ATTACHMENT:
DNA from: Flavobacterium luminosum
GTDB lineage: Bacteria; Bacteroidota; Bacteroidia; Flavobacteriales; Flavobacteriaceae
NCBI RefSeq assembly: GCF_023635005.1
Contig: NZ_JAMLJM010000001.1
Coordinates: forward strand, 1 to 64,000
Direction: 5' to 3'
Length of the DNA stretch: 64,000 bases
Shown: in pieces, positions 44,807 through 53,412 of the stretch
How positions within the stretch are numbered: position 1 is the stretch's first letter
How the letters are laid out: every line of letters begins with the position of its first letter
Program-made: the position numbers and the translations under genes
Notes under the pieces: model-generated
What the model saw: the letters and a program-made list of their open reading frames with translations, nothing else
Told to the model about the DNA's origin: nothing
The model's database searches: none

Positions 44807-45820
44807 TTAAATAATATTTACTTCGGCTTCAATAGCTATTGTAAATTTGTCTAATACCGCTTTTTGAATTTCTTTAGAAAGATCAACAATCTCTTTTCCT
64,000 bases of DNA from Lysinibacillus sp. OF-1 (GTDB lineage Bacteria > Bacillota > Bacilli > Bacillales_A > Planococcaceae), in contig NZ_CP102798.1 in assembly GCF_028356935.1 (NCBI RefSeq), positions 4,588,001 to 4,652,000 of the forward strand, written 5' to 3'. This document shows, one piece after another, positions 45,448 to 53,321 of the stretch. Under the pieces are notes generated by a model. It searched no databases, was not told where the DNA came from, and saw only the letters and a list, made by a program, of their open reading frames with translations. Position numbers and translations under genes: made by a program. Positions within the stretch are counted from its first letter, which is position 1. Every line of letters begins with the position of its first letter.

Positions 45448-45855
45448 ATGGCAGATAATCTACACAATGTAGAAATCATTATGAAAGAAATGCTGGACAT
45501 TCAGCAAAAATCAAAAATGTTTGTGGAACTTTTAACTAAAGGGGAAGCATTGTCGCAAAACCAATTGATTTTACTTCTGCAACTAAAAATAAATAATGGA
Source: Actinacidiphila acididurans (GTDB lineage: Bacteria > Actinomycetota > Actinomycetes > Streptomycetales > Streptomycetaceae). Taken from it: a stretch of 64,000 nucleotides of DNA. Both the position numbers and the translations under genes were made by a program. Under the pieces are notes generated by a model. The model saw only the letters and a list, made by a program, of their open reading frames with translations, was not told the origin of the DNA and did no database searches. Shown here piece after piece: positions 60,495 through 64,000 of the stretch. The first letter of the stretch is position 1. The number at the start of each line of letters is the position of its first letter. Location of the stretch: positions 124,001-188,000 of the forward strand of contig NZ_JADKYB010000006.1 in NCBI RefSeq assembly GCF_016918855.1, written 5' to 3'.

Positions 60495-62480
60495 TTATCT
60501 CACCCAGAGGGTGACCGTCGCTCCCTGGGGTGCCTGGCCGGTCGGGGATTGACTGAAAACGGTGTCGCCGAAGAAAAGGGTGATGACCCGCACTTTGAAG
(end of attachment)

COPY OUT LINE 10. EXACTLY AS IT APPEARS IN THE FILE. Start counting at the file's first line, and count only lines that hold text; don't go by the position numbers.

How the letters are laid out: every line of letters begins with the position of its first letter